Depending on who you ask, Steven Spielberg is either Hollywood’s longest-running hack or its most dependable artist. On one point, however, his detractors and defenders must surely agree: Spielberg is, or at least was, an innovator. His run of blockbusters starting in the late 70s (E.T., Close Encounters of the Third Kind, the Indiana Jones movies, etc.) defined mainstream entertainment for a generation, fusing high-concept sci-fi/adventure narratives with a measure of universal human drama in a way that’s rarely been (successfully) matched since. J. J. Abrams’s third feature, Super 8, explicitly stakes a claim for itself as being akin to early Spielberg: not only does Spielberg produce the film, but for the first time in recent memory, the film opens with the original Amblin production logo.
Set appropriately enough in the summer of 1979, Super 8 stars Joel Courtney as Joe, a doe-eyed innocent whose mother perishes in an off-screen work accident as the movie opens. His stern-but-loving father, the town’s deputy sheriff (Kyle Chandler, who really has “stern-but-loving” down pat from his years on Friday Night Lights) wants to send him off to baseball camp and far away from his friends, who are making an amateur zombie movie under the dictatorial direction of Charles (Riley Griffiths). Naturally, though, Joel is less than thrilled, and defiantly accompanies his friends – along with the just-recruited Alice (Elle Fanning), who’s been added as a wife character in the name of “production values!” – to a train station at night to film a key scene. Naturally, disaster strikes, and the kids, along with the entirety of the town, turn out to be in grave danger.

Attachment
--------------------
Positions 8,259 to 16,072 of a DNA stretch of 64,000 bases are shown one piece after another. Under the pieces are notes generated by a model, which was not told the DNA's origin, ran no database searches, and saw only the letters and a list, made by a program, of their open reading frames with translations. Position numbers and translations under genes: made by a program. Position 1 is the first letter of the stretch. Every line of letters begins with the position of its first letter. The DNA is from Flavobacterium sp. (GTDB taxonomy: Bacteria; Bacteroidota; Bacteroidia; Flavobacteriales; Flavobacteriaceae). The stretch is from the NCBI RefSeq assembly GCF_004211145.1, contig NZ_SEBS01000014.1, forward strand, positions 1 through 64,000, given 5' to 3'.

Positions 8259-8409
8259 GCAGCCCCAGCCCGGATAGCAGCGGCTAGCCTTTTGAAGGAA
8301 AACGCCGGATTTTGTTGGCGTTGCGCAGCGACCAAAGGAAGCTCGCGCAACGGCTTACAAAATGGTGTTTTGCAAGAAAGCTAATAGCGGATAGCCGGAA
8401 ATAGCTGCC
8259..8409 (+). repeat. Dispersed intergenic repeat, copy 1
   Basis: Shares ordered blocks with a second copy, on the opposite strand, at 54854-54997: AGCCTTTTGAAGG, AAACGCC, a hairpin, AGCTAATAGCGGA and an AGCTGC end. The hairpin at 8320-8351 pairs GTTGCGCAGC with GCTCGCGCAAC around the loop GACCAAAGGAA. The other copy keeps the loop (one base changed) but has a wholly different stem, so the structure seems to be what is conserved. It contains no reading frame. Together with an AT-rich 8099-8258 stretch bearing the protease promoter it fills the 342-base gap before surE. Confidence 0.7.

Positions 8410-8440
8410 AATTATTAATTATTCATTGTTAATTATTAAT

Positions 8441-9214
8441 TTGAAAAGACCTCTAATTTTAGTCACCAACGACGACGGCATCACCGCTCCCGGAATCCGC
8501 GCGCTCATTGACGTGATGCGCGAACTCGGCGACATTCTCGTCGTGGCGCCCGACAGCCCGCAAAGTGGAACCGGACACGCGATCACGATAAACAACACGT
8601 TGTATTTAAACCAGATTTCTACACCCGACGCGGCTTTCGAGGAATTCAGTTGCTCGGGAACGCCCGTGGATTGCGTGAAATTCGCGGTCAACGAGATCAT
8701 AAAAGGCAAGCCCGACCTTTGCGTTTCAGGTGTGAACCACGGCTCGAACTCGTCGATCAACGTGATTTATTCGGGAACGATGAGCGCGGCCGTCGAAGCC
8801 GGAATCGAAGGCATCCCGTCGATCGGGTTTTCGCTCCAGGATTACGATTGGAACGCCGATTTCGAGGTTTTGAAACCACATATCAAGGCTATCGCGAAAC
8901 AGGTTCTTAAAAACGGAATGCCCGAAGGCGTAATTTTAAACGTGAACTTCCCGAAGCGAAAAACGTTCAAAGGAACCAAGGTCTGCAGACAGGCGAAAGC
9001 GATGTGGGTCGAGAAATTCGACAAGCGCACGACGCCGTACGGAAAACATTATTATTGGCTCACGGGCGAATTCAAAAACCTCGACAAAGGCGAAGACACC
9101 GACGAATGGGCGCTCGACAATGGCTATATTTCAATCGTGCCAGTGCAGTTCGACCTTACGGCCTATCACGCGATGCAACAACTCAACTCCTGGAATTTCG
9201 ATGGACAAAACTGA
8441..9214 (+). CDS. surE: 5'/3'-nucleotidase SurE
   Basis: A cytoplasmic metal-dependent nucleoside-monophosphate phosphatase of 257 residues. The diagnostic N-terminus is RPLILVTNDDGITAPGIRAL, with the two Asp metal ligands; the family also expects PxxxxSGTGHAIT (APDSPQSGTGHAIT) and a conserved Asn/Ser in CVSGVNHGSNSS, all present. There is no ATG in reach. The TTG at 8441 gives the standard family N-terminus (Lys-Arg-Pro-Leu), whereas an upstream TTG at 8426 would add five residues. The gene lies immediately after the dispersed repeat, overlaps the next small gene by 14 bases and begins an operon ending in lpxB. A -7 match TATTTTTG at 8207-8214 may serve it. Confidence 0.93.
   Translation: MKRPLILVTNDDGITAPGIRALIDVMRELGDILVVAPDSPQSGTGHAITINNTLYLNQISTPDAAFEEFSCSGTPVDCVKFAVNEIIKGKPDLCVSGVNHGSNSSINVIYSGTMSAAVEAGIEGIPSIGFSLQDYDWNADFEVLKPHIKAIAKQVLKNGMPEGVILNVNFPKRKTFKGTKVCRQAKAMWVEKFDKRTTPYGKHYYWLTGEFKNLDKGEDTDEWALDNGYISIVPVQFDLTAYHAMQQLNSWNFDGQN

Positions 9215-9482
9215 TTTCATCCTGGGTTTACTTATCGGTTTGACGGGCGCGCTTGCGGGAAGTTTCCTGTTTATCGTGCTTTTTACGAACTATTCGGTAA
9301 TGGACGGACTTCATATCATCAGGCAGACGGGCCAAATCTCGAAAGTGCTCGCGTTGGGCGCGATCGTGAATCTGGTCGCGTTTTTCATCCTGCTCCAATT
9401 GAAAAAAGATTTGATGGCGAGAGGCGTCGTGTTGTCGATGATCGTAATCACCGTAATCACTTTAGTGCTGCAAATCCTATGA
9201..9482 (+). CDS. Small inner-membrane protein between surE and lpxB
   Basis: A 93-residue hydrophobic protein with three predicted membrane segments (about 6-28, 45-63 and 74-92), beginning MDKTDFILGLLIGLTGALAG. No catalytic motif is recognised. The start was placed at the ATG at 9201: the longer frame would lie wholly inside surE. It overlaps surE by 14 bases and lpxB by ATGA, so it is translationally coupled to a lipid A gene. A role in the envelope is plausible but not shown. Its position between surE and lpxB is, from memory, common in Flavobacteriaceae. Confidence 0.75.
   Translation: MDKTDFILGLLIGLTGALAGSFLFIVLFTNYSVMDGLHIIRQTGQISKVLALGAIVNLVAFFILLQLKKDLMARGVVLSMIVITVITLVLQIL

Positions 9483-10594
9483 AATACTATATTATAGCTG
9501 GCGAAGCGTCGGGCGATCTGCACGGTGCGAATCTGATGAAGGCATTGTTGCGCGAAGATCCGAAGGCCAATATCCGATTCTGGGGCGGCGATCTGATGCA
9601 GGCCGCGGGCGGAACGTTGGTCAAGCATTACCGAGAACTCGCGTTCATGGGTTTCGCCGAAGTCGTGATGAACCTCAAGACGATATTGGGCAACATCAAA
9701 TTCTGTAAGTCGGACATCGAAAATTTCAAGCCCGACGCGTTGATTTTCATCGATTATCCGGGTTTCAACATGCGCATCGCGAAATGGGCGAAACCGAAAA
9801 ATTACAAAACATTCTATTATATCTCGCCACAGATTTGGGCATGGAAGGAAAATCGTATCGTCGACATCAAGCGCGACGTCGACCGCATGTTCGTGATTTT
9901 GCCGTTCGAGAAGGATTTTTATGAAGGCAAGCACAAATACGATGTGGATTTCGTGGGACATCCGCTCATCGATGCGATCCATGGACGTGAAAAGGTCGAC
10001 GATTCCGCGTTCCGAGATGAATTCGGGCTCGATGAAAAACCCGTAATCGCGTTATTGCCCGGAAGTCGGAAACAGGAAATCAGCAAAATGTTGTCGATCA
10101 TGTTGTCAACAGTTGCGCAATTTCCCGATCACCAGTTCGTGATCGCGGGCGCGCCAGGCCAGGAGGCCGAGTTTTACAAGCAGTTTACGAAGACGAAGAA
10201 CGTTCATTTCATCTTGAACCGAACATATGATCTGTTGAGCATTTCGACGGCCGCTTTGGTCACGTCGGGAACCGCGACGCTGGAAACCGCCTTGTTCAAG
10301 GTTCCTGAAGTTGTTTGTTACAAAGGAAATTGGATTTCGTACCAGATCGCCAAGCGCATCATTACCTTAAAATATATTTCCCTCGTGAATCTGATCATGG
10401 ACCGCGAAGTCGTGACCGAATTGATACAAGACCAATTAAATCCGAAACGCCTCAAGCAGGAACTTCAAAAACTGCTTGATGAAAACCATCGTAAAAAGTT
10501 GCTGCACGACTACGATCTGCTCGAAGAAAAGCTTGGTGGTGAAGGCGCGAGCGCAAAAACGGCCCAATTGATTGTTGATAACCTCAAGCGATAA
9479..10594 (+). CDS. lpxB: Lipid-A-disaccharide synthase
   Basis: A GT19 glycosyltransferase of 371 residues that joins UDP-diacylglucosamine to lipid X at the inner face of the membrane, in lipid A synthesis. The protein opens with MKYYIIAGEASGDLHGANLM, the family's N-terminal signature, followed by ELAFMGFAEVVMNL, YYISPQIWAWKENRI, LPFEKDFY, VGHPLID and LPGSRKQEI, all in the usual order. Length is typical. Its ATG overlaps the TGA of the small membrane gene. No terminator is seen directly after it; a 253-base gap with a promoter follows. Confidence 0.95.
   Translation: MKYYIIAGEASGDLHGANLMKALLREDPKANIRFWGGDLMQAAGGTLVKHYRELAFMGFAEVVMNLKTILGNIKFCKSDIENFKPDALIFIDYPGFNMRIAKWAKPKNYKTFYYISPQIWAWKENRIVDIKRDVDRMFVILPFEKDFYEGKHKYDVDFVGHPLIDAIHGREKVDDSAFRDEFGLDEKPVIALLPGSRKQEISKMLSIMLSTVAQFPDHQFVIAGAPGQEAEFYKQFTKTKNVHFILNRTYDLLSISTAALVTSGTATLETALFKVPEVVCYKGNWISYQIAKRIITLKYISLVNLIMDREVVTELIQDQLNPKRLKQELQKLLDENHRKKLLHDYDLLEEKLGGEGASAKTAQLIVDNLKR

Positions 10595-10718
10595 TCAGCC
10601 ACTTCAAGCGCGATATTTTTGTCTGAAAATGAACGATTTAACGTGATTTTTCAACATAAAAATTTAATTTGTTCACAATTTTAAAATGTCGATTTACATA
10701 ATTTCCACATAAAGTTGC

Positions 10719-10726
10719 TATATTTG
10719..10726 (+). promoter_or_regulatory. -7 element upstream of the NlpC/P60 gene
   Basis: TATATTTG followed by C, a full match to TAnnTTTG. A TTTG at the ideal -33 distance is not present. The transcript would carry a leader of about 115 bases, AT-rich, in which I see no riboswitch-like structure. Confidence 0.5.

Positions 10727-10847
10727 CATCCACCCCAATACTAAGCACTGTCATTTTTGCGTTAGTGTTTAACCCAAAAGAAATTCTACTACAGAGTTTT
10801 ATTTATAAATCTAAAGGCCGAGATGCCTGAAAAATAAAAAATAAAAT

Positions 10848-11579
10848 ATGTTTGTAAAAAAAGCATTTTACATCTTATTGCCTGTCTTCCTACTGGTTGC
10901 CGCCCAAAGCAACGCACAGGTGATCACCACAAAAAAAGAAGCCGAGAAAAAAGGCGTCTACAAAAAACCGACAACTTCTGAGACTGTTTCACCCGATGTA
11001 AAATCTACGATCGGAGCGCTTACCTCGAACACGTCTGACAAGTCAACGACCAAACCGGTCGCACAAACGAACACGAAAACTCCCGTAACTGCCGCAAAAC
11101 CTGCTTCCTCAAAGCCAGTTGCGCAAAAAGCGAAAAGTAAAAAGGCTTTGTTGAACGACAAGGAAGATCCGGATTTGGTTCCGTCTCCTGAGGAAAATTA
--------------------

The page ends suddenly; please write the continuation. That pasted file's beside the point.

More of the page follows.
Abrams makes a key choice, though, that substantially undercuts his material. Opening with the death of Joe’s mother feels abrupt; the film would really benefit from a more leisurely opening stretch wherein we really get to know the gaggle of kids who populate the film, as well as Joe’s dynamic with his father (or lack thereof). Opening with this traumatic event cheapens things somewhat, feeling like a shortcut to Spielberg’s oft-referenced “daddy issues” rather than something that meaningfully drives the movie. (This is only compounded later when Abrams adds an unnecessary plot wrinkle about the circumstances surrounding her death.) The other side-effect of this truncated opening is that the other kids – Griffiths, along with Gabriel Basso, Ryan Lee, and Zach Mills (aka “the lost Corey”) – wind up feeling more like types than characters, making it difficult to care about their fates, which is too bad, as they’re all likeable performers. (Especially when they’re making The Case.)
Of course, there’s also the half of Super 8 that Abrams has, typically, kept close to the chest. The answer to just what bursts forth from the train crash is a victim of the movie’s keen sense of anticipation: in other words, when you spend well over half your movie hiding something, it had better be spectacular when it finally emerges. That the answer lies, predictably, somewhere between Cloverfield and E.T., is a bit of a letdown, especially the tearful and fairly anticlimactic “showdown.” Still, it’s nice that Abrams didn’t skimp on the effects; it’s easy to believe that the clambering creature is really onscreen, particularly when Noah Emmerich’s trademark mug is nearby.
Ultimately, Super 8‘s effectiveness may depend on the viewer’s own sense of nostalgia. Moviegoers of a particular generation may be so charmed by Abrams’s devotion to the movies of their childhood and adolescence that they’re willing to overlook narrative shortcuts and the overly-familiar plot elements that crop up in the last reels. That in itself is a little unfortunate, because at its best, Super 8 threatens to become its own creature; as it is, it settles for being a flattering tribute.